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  • Side hustles - Financial freedom and tax

Side hustles - Financial freedom and tax

29 July 2022

By Ayanda Masina, Assistant Manager |

Cast your mind back to 2020 when we were in the heavy throes of the pandemic. Many employees had little use for offices and placed heavy reliance on the use of technology for meetings. Many realised how fickle job security was, as employers began to rely more heavily on technology. Numerous people perceived the importance, and often the necessity, of having more than one source of income. This led to a significant increase in side hustles, where an individual creates an alternative or additional source of income.

Fast forward to 2022. Russia and Ukraine are at war, causing a ripple effect to the cost of living as it becomes harder for people to afford their current lifestyles. Once again, people look to side hustles to supplement their main stream of income. One of the consequences of the side hustles is income tax – the income from the alternative sources of income must be declared to SARS on the individual’s income tax returns. However, depending on the nature and quantum of the income, the side hustle may also render the individual liable to register for VAT and charge VAT on the supplies made.

Supplies such as those made by consulting businesses, transport businesses, logistics businesses and AirBnB’s all fall within the ambit of the supply of goods or services for VAT purposes. Where these supplies are not specifically exempt from VAT and are continuously or regularly provided in or partly in South Africa, the supplier may well be conducting an enterprise for VAT purposes and could face a VAT registration liability.

Where the side hustle results in a turnover of more than R1 million over a 12-month period, a compulsory VAT registration may be required. If a liability to register for VAT arose in the past, the supplier should have charged and accounted for VAT on the supplies made. If this was not done and VAT should have been paid to SARS, it implies an under declaration of VAT with the relevant penal implications of penalties and interest that SARS will levy.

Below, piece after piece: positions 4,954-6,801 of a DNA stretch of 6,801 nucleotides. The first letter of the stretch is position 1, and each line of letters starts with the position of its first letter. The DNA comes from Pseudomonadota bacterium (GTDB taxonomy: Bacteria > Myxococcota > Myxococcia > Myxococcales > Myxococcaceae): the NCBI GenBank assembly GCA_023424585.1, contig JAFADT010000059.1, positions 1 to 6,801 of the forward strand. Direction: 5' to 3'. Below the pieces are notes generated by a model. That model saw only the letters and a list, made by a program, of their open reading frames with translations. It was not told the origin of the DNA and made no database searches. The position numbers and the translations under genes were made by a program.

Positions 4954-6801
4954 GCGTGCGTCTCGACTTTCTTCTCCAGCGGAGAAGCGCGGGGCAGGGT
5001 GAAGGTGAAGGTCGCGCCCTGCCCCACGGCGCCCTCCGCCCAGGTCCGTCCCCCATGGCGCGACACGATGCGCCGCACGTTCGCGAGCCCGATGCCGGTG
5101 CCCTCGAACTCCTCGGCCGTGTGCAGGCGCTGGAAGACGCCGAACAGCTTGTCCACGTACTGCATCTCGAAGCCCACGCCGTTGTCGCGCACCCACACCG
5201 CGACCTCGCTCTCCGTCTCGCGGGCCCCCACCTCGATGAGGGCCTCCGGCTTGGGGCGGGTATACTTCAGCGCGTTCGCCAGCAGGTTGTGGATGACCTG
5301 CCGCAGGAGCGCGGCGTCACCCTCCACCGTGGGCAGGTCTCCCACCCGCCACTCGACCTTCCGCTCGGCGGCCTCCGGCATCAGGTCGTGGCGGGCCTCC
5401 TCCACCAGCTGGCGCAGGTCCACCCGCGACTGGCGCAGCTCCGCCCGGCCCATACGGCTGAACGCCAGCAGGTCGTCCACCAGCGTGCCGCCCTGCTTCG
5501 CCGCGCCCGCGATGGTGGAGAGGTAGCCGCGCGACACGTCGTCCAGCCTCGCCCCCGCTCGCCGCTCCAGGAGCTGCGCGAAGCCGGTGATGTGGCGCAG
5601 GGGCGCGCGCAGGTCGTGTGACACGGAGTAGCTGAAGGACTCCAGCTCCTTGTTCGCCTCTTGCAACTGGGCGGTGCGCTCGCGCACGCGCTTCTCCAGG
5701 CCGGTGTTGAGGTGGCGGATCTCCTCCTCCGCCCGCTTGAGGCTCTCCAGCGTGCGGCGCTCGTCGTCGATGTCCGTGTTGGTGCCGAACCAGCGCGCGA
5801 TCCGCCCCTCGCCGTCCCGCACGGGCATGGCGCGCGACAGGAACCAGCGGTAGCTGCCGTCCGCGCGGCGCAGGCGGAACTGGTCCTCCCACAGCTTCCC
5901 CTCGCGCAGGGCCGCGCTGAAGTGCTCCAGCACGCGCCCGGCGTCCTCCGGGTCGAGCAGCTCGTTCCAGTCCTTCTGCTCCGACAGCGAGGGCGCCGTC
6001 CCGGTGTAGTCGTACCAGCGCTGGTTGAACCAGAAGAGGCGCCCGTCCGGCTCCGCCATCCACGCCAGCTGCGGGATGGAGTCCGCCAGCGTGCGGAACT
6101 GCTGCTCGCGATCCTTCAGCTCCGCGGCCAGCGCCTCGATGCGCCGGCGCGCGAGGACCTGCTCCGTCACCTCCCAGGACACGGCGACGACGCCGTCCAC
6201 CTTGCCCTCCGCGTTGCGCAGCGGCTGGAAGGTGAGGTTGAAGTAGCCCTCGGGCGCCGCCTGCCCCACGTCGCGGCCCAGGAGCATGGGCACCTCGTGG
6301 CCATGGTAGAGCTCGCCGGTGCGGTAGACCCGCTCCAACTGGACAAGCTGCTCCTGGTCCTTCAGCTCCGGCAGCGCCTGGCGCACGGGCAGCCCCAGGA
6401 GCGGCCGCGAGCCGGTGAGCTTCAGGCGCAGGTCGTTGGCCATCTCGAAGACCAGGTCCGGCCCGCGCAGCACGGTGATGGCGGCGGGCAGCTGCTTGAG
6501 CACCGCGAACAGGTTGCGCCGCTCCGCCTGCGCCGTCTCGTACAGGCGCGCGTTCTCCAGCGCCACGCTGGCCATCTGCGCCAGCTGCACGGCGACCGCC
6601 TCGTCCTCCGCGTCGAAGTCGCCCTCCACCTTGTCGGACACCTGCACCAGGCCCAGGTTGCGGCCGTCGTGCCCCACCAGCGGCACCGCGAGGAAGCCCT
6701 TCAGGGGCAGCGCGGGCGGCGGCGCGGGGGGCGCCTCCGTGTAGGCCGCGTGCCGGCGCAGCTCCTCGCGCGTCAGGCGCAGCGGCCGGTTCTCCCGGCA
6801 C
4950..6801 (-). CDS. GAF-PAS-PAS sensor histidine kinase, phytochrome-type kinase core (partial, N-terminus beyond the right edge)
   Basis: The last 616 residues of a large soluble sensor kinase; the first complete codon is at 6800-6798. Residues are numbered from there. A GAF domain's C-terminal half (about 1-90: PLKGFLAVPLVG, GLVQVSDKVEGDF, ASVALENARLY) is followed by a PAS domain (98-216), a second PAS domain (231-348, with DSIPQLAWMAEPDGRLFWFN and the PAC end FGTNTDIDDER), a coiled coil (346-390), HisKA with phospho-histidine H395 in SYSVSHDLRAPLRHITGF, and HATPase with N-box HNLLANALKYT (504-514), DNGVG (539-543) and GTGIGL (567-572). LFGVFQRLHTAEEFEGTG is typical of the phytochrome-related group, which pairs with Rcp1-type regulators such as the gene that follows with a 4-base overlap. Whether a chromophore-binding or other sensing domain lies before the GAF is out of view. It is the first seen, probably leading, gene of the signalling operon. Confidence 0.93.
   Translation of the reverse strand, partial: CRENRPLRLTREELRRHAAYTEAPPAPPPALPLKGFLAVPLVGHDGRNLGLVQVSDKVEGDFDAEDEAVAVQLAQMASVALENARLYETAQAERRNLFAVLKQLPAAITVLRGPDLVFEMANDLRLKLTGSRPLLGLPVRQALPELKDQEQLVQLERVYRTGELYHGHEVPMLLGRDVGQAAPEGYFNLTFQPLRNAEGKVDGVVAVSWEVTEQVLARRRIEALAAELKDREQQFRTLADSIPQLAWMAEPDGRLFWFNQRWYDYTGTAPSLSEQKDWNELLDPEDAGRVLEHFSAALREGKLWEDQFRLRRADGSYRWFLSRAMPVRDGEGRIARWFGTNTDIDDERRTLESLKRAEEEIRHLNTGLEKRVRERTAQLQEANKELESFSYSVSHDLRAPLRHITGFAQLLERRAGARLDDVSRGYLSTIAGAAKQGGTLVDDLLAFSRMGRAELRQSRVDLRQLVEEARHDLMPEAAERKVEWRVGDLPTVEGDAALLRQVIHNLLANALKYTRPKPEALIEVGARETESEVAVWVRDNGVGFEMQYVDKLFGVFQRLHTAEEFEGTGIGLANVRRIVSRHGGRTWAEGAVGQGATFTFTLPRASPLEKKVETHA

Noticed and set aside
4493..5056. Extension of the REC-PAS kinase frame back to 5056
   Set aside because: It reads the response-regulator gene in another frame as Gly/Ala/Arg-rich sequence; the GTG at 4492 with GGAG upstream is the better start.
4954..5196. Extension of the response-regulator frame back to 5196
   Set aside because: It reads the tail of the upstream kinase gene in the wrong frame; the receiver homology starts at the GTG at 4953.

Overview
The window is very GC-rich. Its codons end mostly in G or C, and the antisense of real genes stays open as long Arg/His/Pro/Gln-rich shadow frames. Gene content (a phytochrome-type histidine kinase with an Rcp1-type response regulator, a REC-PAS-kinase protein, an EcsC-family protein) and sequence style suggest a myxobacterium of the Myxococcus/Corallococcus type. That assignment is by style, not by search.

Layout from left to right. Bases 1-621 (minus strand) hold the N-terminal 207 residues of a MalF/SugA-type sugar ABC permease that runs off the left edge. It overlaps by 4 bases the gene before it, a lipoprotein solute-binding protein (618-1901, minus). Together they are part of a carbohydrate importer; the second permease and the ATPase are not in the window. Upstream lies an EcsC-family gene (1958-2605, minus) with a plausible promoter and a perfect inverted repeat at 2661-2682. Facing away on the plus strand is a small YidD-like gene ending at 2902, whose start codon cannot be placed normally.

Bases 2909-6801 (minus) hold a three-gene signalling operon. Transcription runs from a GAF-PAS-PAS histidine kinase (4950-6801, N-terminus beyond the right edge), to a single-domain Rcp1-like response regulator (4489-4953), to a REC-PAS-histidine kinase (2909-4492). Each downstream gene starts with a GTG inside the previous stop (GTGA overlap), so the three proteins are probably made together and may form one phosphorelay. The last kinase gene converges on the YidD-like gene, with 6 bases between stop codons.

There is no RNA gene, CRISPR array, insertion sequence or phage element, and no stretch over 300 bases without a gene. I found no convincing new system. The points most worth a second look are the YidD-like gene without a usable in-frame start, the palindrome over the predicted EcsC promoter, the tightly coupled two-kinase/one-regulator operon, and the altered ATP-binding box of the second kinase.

One of the consequences is that the VAT Act provides that the amount the person charged is deemed to have been inclusive of VAT at 15%. This means that the supplier will generally have to ‘find’ and pay the VAT out of the consideration already received for the supply. In addition, late payment penalties of 10% and even understatement penalties (generally between 25% and 200%) may apply, as well as interest on the outstanding VAT.

But it is not all doom and gloom. The Tax Administration Act creates the opportunity for many non-compliant persons to apply for relief under the voluntary disclosure program (VDP), wherein SARS must waive all penalties and not pursue criminal prosecution if the person qualifies for the VDP relief, once a formal VDP agreement has been concluded.

It often makes sense for a person whose taxable supplies have not exceeded the compulsory registration threshold of R1 million per 12-month period but whose taxable supplies have exceeded R50 000 in a 12-month period, to voluntarily register for VAT in order to obtain the benefit of deducting the VAT incurred on qualifying expenses of the enterprise.

If you know or suspect that you should have registered for VAT, we encourage you to contact us to discuss your situation in more detail.

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